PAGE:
Now the good news. Barry Odom said Terry Beckner Jr's recovery is coming along much quicker than expected. Pleasantly surprised.— Ben Frederickson (@Ben_Fred) March 8, 2017
Terry Beckner Jr on new DL coach Brick Haley pic.twitter.com/ZcGAxDbmza— Zoulogy Podcast (@ZoulogyPod) March 8, 2017
New Missouri defensive line coach Brick Haley on the first day of camp pic.twitter.com/IPXbwnVHNR— Zoulogy Podcast (@ZoulogyPod) March 8, 2017
That’s all you can hope for at this point. The former blue-chipper suffered his second season-ending knee injury in two years last fall, and a healthy Beckner could be a huge, disruptive presence for a defensive front that needs exactly that.
Speaking of which...
3. Redemption time for the Mizzou defense
It’s a complete role reversal from a year ago: Whereas the Mizzou offense is at least a partially known quantity, the defense has a ton to prove. From Ben Frederickson:
The gap-scheme system that seemed to turn a once-feared defensive line into a bunch of Average Joes has been declared dead. Harassing quarterbacks, not clogging running lanes, is the focus once again.
“It was like playing with your legs taped together and your arms behind your back,” starting defensive end Marcell Frazier said. “We are attacking, man. This (season) is going to be like Shane (Ray) Markus (Golden), Kony (Ealy), how they played. We want to play like that. And we feel like we are going to help out the back end when we play faster up front.”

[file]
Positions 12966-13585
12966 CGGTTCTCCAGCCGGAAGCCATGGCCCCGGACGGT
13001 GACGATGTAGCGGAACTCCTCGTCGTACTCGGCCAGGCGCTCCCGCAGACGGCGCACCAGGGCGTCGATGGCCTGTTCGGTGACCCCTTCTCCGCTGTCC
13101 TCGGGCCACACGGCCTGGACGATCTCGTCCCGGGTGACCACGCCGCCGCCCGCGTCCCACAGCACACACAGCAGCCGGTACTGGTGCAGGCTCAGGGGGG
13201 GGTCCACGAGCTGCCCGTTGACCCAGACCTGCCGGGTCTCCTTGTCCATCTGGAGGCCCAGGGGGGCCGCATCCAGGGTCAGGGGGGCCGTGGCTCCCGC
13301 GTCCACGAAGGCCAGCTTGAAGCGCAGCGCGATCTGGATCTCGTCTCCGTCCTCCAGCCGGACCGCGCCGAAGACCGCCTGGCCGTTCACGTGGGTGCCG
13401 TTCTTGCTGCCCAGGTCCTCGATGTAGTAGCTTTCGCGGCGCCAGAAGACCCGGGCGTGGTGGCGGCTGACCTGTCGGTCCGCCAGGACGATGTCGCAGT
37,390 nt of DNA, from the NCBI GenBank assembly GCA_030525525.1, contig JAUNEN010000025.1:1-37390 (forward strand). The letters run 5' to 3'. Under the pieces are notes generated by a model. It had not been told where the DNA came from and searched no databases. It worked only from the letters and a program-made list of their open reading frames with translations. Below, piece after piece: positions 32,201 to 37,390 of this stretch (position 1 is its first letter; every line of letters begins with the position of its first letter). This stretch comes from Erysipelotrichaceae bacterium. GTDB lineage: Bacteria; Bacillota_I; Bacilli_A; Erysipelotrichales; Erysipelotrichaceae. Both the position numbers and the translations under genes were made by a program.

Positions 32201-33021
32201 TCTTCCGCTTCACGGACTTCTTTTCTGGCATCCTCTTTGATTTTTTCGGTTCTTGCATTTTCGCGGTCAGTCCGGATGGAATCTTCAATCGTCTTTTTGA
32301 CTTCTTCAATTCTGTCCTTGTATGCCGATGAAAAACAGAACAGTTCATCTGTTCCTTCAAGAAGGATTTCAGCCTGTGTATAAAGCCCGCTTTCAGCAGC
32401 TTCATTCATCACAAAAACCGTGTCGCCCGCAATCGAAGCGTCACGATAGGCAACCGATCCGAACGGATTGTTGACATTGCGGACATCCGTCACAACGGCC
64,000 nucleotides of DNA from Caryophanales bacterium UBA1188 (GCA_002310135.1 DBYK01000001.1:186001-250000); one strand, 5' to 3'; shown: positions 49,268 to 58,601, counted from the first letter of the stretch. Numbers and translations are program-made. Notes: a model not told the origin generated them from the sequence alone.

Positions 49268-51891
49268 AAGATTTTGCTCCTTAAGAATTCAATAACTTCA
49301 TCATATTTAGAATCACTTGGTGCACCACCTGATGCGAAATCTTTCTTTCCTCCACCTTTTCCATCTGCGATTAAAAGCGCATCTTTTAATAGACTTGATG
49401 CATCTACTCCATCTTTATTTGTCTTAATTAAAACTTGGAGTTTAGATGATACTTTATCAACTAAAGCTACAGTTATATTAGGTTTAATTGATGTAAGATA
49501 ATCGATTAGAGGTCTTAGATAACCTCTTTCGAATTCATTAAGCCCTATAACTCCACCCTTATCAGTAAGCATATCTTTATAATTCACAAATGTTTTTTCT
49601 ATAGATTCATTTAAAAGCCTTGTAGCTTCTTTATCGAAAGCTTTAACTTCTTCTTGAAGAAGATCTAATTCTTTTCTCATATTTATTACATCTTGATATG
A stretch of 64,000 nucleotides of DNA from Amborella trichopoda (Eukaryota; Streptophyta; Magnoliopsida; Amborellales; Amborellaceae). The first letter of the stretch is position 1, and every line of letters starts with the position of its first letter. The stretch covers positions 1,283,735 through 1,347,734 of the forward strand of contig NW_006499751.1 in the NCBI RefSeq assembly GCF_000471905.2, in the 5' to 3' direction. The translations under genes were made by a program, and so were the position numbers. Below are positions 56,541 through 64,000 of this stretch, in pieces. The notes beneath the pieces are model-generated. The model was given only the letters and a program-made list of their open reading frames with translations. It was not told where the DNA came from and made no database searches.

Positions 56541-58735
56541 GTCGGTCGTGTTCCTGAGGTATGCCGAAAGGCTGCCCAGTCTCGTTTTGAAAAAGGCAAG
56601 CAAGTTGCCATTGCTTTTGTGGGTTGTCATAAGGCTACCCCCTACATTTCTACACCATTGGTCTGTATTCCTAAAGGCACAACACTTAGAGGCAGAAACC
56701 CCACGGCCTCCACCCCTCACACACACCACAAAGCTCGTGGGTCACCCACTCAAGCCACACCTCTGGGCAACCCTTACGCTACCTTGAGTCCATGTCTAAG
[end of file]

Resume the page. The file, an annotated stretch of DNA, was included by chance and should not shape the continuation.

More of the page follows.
Starting linebacker Eric Beisel offered a big-picture diagnosis for what went so wrong last season.
“I wouldn’t blame it on the package,” he said. “I wouldn’t blame it on coaching. It comes down to players, having the right mindset, going out and winning every day.”
"We don't have a day to waste. They said we are the worst defensive front in the SEC going into next season. That's huge. We're not necessarily trying to prove them wrong, but we got to prove to ourselves that this is still DLineZou."
Those are the words of senior defensive end Marcell Frazier. With six defensive lineman joining Mizzou this summer the starting DE said there is no time to waste waiting for those guys to show up. The newcomers will just have to learn quickly and catch up in preseason camp.
Not sure who “they” is there, but regardless, the line was pretty damn bad last year. Mizzou fell from 14th to 109th in Rushing S&P+ last season, and while the havoc stats improved when the Tigers moved back to a more attacking, less gap-controlling scheme, the run defense never really came around. Beckner's return will help, but he's only one guy.
4. Nate Strong is suspended
Violation of team rules. We’ll see how long that suspension lasts. Meanwhile, another running back is less than 100% ... but that isn’t really a new phenomenon:
Ish Witter played all last year with torn labrum in shoulder. Said he injured it last spring and surgery would've meant missing time in fall— Blake Toppmeyer (@btoppmeyer) March 8, 2017
Witter had surgery after the season. Said he feels about 80%— Blake Toppmeyer (@btoppmeyer) March 8, 2017
And here’s a little bit of bonus content for you: Gary Pinkel talked to InsideSTL about retirement life, his health, etc.